Why using your real name will not mean better behaviour online

In this guest posting, Alison Michalk takes issue with a recent opinion piece on Mumbrella on online anonymity.

It is fallacy that anonymity breeds terrible behaviour – poor community management and poorly designed reputation systems do that.

Being made to use your “real” name online does not hold most accountable. If that were the case hundreds of facebook/social media managers around the world would be out of work while people behaved politely online and with civility towards fellow humankind.

“Persistent identity” – because real can’t be regulated (yet anyway) – does not stop people from behaving badly, if anything it stifles their ability to say what they really think. Which as a society, is something we should all hold in high regard. And defend.

Most people I meet who are anti-anonymity have never inhabited an online forum because almost everyone who ever has, has a completely different understanding of the issue. (Quite possibly Randy Zuckerberg also falls into this category, and no doubt her anti-anonymity views of indicative of what gets said in the halls of facebook.)

There are myriad places where our real name is completely irrelevant to the discussion – and instead what matters is our interests, our experience, our thoughts, our beliefs and our ability to self-disclose and share this information. Whether it be to seek an answer and support, or simply to help others.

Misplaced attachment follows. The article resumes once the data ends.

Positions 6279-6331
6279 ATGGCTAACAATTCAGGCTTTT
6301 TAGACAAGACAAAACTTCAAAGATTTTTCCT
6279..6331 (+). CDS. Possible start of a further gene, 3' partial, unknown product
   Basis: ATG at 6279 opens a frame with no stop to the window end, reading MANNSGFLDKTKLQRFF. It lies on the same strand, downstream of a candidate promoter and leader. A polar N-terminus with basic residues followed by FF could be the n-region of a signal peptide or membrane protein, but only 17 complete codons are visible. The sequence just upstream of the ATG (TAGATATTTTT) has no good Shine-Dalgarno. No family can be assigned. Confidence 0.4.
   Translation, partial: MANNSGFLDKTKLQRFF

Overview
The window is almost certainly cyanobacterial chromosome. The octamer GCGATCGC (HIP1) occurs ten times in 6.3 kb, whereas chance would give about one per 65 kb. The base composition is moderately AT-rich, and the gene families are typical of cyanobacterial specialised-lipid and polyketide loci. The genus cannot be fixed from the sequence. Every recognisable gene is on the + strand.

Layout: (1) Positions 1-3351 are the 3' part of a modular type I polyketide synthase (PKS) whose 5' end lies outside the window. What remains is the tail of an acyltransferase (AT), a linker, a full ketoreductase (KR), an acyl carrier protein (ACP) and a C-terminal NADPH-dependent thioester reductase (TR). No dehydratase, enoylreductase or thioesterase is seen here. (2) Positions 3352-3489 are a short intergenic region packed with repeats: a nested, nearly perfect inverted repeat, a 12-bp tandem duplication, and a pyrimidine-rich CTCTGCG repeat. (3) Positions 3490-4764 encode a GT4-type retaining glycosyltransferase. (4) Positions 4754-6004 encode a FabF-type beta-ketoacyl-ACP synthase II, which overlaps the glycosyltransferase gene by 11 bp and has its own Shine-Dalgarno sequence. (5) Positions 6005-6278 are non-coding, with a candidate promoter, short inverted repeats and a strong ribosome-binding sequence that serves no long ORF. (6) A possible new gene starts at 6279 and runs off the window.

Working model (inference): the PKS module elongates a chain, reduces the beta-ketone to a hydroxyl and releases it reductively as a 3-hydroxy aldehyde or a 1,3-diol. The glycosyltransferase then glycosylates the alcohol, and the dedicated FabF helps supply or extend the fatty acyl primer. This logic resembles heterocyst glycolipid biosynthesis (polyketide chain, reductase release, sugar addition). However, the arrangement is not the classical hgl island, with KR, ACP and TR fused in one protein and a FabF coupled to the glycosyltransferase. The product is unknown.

Whether it be breast cancer, pregnancy complications, divorce issues, workplace situations, whistleblowers, political discourse (including freedom from persecution) the list truly goes on and on an on. To have these often deeply important discussions attached to your “real” identity creates far more issues than it seeks to solve.

The issue of “real” or persistent identify of course is one that has been discussed with fervor amongst online community managers like myself. It’s a serious issue that goes much deeper than “bullying” and bad comments.

The potential for the internet where we have protected online spaces where we are not tracked, stalked, and followed to have our data sold to the highest bidder (or worse under some regimes)… well I consider it a future worth fighting for.

The internet, after all, fosters communication unlike anything that has ever existed before. To attempt (and fail) to eliminate “bad behaviour” at the expense of all people’s freedoms would be a very short sighted trade indeed.

Alison Michalk is director of online community management firm Quiip


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